On December 6th, Volkswagen executive Oliver Schmidt is slated to be sentenced in the US in relation to his earlier guilty plea to charges of conspiring to defraud regulators and to violate clean air laws.
“I must say that I feel misused by my own company in the diesel scandal or ‘Dieselgate’,” the letter (which was first published by the German newspaper Bild am Sonntag) read.
The letter to the judge seems to fully acknowledge the role that Schmidt played in the scandal — with him noting that he had agreed to follow a “script” (as decided by Volkswagen’s higher-ups and a top lawyer) when meeting with the California Air Resources Board executive Alberto Ayala when the scandal was first heating up.
“In hindsight, I should never have agreed to meet with Dr Ayala on that day,” he stated. “Or better yet, I should have gone to that meeting and ignored the instructions given to me and told Dr Ayala that there is a defeat device in the VW diesel engine vehicles and that VW had been cheating for almost a decade. I did not do that and that is why I find myself here today.”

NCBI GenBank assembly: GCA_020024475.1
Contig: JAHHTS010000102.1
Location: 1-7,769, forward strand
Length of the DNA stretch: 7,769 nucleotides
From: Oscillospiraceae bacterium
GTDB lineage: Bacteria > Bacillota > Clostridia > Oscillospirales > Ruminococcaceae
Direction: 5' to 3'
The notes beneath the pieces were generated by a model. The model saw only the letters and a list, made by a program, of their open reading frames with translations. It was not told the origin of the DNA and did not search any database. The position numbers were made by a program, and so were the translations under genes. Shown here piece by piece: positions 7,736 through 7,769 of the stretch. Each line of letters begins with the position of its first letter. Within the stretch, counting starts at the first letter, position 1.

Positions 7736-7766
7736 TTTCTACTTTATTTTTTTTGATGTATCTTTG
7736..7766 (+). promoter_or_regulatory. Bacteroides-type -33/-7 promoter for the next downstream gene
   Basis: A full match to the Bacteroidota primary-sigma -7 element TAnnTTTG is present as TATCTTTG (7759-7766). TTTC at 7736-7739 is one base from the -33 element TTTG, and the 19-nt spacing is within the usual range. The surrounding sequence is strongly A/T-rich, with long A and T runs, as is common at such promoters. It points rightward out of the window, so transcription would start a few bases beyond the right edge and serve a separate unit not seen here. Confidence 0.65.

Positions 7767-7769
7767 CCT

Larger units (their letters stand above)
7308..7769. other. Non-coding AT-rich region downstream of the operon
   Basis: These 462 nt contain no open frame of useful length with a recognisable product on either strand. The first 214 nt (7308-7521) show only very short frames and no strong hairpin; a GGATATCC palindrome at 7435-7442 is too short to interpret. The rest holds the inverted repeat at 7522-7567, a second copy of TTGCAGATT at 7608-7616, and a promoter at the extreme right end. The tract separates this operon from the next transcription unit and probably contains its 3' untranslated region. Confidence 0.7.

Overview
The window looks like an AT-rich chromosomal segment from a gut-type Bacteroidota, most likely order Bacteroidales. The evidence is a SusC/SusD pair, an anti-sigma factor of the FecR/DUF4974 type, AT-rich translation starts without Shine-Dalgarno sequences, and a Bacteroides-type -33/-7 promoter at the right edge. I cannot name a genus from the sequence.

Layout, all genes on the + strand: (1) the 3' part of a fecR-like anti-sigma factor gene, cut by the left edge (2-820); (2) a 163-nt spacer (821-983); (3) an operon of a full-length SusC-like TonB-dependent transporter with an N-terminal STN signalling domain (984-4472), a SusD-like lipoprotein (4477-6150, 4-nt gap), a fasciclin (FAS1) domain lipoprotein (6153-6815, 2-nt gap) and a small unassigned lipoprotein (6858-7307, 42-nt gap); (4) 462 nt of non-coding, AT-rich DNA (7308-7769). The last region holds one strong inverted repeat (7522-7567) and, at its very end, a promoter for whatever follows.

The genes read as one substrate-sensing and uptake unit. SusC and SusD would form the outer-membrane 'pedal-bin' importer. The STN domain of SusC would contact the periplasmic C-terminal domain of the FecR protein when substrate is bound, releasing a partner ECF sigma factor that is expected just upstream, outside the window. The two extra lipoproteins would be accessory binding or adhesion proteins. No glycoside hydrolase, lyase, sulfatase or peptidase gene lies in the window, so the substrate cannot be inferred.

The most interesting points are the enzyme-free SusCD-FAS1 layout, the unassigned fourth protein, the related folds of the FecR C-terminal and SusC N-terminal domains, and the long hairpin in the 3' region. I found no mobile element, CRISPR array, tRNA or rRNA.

Going by his guilty plea, after first becoming aware of the use of “defeat device” software in the company’s diesel cars in mid-2015, Schmidt then coordinated and conspired with fellow Volkswagen execs to avoid the disclosure of the fact. That is, they conspired to avoid disclosing “intentional cheating” — as part of the company’s bid to gain regulatory approval for the 2016 Volkswagen 2-liter diesel model lineup.
Reuters provides some further background: “Schmidt pleaded guilty in August in the US District Court in Detroit to wrongdoing connected to a massive diesel emissions scandal that has cost Volkswagen as much as $30 billion. … Under a plea agreement, Schmidt faces up to 7 years in prison and a fine of between $40,000 and $400,000 after admitting to conspiring to mislead US regulators and violating clean air laws. … Schmidt was in charge of the company’s environmental and engineering office in Auburn Hills, Michigan, until February 2015, where he oversaw emissions issues.”
While a total of 7 Volkswagen execs (former or otherwise) other than Schmidt have been charged by US prosecutors as well, they are all essentially hiding out in Germany. So, from the looks of things, it’s unlikely that they will ever face justice in the US.
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